The enjoyment Toby and his online paramours derive from these hookups run counter to the middle-aged disaffection that saturates so much of Fleishman Is in Trouble. The first six episodes focus on Toby’s efforts to navigate a life that does not include Rachel (Claire Danes)—the woman to whom he was married for more than a decade and who has dropped their two kids off at Toby’s apartment a day earlier than expected – and disappeared.
Toby fumes and fusses, more annoyed than incensed by what he perceives as Rachel’s callous indifference to their children, their custody arrangement, and his responsibilities as a patient-centric hepatologist at a local hospital. At work, he endures professional humiliation that is partially the result of the many work days he misses to care for his children. He grouses to Libby (Lizzy Caplan) and Seth (Adam Brody), two friends from college with whom he’s reconnected, about the travails of his life and his irresponsible ex-wife. He visits and revisits New York’s Natural History Museum alone and with his children and spends a perplexing amount of time contemplating an exhibit about Vantablack, the darkest man-made material.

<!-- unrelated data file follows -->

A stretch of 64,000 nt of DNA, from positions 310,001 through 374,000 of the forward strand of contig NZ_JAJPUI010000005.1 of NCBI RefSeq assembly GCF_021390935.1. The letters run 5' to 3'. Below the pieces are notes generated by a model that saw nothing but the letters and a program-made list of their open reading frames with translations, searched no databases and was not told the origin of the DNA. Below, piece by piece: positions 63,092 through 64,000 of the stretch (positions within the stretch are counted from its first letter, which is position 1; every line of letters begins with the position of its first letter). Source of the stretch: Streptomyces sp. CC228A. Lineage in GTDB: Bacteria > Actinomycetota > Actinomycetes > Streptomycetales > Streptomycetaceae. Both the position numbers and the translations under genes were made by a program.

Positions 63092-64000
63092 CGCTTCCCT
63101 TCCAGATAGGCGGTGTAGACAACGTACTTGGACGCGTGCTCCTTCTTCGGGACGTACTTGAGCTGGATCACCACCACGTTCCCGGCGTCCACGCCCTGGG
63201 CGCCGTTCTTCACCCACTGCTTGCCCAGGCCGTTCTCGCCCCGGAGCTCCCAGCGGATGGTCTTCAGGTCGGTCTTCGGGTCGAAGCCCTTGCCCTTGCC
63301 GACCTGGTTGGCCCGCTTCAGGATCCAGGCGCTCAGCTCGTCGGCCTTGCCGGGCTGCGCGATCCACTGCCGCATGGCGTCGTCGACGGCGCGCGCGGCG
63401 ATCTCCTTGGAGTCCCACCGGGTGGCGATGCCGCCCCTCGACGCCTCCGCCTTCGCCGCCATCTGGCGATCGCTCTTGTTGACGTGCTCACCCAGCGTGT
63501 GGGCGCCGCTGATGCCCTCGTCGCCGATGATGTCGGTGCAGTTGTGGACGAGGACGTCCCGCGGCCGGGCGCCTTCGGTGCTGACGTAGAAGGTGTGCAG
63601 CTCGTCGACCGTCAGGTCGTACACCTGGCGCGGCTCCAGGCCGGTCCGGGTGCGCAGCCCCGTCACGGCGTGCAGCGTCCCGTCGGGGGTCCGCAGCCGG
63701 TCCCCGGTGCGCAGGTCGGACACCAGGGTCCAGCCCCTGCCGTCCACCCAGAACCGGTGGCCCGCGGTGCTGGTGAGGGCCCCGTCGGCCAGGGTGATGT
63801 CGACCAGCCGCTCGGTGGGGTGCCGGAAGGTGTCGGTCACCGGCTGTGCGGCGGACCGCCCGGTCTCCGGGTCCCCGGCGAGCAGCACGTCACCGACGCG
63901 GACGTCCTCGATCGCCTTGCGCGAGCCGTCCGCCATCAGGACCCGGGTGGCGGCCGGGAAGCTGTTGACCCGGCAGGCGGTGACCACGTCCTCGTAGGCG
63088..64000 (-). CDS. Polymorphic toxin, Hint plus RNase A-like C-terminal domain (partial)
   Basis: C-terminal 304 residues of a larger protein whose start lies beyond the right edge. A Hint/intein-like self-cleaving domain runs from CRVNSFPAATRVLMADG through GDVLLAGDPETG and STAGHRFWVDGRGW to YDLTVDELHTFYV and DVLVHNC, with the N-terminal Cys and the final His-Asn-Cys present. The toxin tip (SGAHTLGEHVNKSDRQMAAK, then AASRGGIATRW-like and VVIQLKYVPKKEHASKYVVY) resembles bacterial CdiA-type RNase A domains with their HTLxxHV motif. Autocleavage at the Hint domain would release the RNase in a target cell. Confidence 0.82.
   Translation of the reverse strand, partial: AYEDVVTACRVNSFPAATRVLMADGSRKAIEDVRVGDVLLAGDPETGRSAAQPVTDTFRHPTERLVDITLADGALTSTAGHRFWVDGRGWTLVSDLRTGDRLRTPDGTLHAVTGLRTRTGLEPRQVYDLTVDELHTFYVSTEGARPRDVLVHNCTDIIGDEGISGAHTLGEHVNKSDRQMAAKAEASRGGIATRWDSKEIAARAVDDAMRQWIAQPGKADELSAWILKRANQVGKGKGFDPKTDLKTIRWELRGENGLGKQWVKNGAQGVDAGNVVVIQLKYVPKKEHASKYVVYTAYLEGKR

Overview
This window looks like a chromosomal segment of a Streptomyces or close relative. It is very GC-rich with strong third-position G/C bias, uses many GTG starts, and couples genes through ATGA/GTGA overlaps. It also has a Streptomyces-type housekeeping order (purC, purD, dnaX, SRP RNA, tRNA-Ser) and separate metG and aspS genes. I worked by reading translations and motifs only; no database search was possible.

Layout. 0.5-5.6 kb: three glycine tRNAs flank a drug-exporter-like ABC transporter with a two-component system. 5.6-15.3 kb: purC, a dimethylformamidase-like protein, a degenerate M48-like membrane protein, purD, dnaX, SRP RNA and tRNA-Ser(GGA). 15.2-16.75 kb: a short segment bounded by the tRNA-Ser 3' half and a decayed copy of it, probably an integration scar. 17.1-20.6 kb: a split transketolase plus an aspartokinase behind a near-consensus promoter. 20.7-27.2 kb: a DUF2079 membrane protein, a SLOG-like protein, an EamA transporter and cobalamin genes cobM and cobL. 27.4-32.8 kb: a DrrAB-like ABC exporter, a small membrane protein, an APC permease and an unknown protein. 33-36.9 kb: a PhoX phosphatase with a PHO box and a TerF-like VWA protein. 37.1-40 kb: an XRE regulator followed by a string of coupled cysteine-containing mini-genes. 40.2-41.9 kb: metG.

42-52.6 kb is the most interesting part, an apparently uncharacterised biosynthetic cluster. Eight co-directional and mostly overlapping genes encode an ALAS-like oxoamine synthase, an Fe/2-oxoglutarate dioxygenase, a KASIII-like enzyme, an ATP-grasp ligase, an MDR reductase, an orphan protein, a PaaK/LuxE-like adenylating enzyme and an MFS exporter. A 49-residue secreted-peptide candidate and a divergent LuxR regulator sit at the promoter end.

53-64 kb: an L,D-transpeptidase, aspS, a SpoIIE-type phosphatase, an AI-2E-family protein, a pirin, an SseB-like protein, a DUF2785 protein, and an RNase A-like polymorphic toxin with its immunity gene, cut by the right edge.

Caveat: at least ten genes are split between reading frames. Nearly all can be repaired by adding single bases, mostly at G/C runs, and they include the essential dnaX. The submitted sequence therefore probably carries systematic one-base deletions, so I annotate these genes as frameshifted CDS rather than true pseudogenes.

Throughout these episodes, both Toby and the voiceover narration (provided by Libby, a former journalist turned unfulfilled housewife) treat Rachel as the villain. The founder and chief executive of a successful theater talent agency, Rachel’s monomaniacal focus on her career caused fissures in her and Toby’s relationship. Her lack of respect for Toby is why she felt empowered to pawn their kids off on him so that she could vanish without a trace or an explanation. At least, this is the story Toby and Libby are content to tell.